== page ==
Hi…first day of summer, up at a more reasonable 7:30 today, rather than 5:30 and my son is still sleeping. Catching up…my review of Sister Kinderhook, the latest album from punk cellist Melora Creager, ran yesterday at Blurt.
Intense, intricate and full (occasionally over-full) of drama, Sister Kinderhook is something unusual in the music business: the work of a very intelligent person doing exactly what interests her. There are no compromises, no waterings-down, no obvious singles or sing-along choruses. Still if you want to hear what it sounds like when a talented, eccentric, serious intellect wrestles with big issues, check this one out.

The rest

Monday, June 14, 2010

Posthumous Jack

I’m thinking that this review of jack rose and D. Charles Speer is a tad over-written…like, too many clauses and adjectives and crap like that…but in any case, the album’s very fine, so try to ignore my shortcomings.

I still kinda like the closing paragraph.

There’s a tendency to canonize people who die way too young, as Rose did, to cast everything they do in a serious and purposeful light. Ragged and Right reminds everyone that Rose could take a drink and play loose and sloppy, too, and that it was a beautiful thing while it lasted. It’s a shame no one will ever hear these songs live again, or find out what would have happened if Rose and Shuford continued on this path, but four songs this loose-jointed and glorious are better than nothing at all.

The rest

“In the Pines” is the first track on my mix, so if you don’t have it yet, go get it.

I just finished a big piece on Woods and the Woodsist label, which I thought went pretty well. It’s for PopMatters, so you should see it in about six months.

I got a new shuffle over the weekend, hurray for random-ness!

Saturday, June 12, 2010


I know I mentioned that National's High Violet as my main disappointment so far this year, but that was before I bought the Hold Steady's Heaven Is Whenever...

which is just awful.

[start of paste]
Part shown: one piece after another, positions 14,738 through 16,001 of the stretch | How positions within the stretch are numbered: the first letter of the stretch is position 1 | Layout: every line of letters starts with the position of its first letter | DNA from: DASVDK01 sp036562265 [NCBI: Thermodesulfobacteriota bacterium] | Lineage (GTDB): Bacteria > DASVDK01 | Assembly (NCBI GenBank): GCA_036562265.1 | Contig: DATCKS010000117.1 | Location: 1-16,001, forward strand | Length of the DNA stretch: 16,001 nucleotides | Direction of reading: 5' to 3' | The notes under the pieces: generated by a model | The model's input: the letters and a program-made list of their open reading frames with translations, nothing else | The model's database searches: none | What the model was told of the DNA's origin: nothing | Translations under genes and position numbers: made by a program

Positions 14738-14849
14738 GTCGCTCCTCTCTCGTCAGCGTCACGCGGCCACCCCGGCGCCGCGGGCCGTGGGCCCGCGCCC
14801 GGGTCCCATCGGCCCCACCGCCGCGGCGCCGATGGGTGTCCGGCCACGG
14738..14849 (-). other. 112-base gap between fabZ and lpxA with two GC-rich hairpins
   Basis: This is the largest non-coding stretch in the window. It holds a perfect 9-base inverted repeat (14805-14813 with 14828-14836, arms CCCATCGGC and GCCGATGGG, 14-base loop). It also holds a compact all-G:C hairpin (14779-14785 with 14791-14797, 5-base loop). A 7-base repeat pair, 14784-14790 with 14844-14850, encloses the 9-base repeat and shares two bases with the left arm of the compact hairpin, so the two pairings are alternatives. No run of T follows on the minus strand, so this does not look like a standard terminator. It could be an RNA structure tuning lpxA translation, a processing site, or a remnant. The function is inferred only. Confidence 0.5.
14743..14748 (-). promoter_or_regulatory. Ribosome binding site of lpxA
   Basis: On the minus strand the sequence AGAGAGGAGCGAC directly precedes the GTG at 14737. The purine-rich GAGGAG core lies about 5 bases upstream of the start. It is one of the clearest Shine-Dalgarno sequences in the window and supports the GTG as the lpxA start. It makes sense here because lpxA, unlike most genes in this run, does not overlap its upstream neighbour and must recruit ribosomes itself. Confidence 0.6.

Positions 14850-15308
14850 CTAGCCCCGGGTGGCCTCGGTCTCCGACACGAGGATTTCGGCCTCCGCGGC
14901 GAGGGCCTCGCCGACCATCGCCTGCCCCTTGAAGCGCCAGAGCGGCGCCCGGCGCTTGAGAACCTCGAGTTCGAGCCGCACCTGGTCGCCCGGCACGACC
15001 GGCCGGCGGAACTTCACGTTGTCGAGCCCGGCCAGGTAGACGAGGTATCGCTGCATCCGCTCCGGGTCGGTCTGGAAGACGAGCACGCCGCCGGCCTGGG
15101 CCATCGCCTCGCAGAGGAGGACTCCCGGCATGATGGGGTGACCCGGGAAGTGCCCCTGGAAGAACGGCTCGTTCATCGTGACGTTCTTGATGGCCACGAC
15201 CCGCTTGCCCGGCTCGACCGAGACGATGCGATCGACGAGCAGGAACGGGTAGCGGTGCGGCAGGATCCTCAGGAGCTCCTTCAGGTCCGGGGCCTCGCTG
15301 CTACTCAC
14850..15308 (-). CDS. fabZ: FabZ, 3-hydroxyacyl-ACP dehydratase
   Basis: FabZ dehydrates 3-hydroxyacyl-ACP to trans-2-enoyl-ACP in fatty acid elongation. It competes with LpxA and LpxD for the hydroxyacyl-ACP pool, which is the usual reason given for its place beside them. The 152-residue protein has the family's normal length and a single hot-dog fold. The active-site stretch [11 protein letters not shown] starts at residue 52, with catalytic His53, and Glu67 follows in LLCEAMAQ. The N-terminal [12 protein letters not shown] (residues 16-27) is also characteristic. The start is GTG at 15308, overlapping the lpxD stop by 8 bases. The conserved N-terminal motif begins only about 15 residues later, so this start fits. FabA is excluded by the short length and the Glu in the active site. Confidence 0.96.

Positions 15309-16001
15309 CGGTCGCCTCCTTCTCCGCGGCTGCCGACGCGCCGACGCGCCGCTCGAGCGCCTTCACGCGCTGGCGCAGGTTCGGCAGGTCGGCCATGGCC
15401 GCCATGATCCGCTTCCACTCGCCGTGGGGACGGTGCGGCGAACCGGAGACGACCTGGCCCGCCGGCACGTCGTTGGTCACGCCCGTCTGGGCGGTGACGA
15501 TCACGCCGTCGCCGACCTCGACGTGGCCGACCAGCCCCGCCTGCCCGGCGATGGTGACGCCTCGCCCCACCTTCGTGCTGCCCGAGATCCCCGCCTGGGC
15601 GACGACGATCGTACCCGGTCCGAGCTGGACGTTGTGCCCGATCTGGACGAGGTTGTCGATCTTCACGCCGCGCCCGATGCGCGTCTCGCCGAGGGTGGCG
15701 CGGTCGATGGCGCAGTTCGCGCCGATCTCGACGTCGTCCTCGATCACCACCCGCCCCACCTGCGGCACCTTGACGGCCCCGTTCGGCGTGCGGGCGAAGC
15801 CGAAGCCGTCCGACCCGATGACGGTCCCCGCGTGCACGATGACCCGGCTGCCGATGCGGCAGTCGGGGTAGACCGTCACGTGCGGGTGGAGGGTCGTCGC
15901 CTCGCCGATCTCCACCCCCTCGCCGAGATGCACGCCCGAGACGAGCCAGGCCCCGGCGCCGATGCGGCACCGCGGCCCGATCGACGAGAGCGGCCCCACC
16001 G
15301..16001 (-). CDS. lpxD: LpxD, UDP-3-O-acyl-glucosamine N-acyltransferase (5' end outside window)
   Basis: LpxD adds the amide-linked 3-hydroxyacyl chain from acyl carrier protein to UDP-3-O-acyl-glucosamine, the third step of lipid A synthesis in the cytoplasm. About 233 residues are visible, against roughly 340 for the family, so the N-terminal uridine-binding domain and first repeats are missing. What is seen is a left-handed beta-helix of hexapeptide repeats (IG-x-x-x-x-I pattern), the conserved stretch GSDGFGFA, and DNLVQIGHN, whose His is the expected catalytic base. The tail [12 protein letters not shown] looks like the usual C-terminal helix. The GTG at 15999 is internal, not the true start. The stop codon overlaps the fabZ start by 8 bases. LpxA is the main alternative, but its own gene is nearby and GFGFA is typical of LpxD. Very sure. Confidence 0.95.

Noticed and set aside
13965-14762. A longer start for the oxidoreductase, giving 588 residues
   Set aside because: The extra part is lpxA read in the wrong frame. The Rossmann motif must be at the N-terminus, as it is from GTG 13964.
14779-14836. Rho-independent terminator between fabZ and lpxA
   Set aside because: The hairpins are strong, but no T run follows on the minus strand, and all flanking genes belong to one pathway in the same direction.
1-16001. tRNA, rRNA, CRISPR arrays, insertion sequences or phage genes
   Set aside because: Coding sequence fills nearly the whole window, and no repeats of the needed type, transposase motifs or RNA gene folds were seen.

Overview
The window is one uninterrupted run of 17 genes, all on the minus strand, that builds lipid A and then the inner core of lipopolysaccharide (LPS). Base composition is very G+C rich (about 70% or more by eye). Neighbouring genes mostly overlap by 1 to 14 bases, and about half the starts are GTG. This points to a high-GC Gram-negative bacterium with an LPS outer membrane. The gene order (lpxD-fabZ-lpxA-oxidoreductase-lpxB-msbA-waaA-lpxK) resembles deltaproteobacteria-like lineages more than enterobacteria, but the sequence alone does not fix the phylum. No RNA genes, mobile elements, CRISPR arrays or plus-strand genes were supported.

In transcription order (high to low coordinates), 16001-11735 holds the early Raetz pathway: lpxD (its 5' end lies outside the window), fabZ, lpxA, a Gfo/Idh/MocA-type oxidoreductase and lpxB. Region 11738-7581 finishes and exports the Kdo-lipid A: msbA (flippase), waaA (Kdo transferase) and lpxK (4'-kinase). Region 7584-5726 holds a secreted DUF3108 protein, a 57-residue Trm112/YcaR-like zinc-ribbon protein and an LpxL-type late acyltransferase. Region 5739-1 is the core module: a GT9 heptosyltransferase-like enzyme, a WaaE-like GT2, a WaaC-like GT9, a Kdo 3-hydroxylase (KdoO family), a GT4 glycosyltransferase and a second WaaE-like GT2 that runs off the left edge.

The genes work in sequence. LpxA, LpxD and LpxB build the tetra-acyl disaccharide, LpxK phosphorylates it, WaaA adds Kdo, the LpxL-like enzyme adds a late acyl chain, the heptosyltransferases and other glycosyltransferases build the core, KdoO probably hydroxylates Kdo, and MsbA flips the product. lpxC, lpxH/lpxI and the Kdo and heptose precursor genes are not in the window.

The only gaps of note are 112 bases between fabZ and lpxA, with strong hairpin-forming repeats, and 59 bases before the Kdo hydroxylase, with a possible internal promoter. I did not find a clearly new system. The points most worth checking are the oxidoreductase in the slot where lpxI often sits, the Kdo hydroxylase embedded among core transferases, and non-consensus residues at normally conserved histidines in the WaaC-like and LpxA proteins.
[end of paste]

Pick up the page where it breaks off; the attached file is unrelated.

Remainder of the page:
to the point where it makes you doubt everything you thought you liked about the band.

eek, take it away.

I also remember, now, that I wasn't exactly taken with the new Tunng either.

Might be getting crabby in my old age.

Friday, June 11, 2010

Joe Pernice likes Dinosaur Jr, the English Beat

I wrote another short bio for the Dusted Listed feature, this one for the Pernice Brothers, headed by semi-local (Brattleboro or thereabouts) hero, Joe Pernice, whose list of favorites favors power pop, but also includes proto-grungy Dinosaur Jr. You can read about his ten favorite songs here.

It’s all in support of the new Pernice Brothers album, Goodbye, Killer. Here’s the single, a track about the Valley of the Dolls novelist called “Jacqueline Susanne”.

Also, I never wrote about this, but I saw Death Vessel, Micah Blue Smalldone and One A.M. Radio in Peterborough, NH a few weeks ago. They were all pretty good, but One A.M. Radio especially so, and also a surprise, since I didn’t know anything about him. It’s a solo thing, basically, very quiet guitar-based songwriter music, but just so unusually pretty that it breaks the form a little. I notice that One A.M. Radio is giving away a free mp3 of the new song “Credible Threat,” so you can check it out, too.

Have yourself a lovely weekend. For once, we don’t have much to do, so may catch Ironman 2 finally, at the Bellows Falls Opera House on Saturday and, you know, go to the YMCA and the farmers market and get the groceries in Brattleboro and maybe watch a few more episodes of Heroes, this month’s guilty TV-on-DVD pleasure. Boring, but I’m looking forward to boring right now.

Thursday, June 10, 2010


I’ve been getting some electronic/hip hop type releases of the Anticon-ish variety lately, and kind of enjoying them, though I’m not sure I have the context to say anything very interesting about them. Not that that’s stopped me in this case, from reviewing the very sexy, dub-influenced Barefoot Wanderer (not actually on Anticon, but rather the German imprint Bpitch Control). In Blurt yesterday, I observed “The extra ‘h’ in Jahcoozi puts god in a hot tub, which is maybe a metaphor for the way that the band blends the sensual with the spiritual, the machine with the soul. These are body moving tunes that open a window to the sublime…not a bad trick at all.”

The whole review is here

Here’s the video for “Barefoot Dub”

Wednesday, June 9, 2010

Johnny Bertram and the Golden Bicycles

I’ve been going through the piles again lately, and mostly it’s a pretty thankless job. (I know, boo hoo, listening to music that’s not very good, poor me.) But what’s cool is when you find something good in amongst the dross, and in that regard, the more dross the more you appreciate it. I found Johnny Bertram and the Golden Bicycles a few days ago, for instance, and I’m glad I did.

Johnny Bertram is, apparently from Boise, Idaho, and pursues a sort of mildly countrified psychedelic pop. Of his latest album Days that Passed, I am really liking “Fortification” which has a kind of open-roads, alt.Americana swagger to it, with high, lonesome harmonies and a pretty kicking mandolin solo mid-cut. “Private Land,” the mp3 giveway, is a little harder-edged, a little less dreamy and dissolute…and I like it, too, but not quite as much.

Here’s a video of “The Fall” also from Days that Passed, which is pretty good, too.

The album came out in April on the Esperanza Plantation label, which is the only indie rock label I can think of based in Mississippi.

Tuesday, June 8, 2010

Scott Tuma’s Dandelion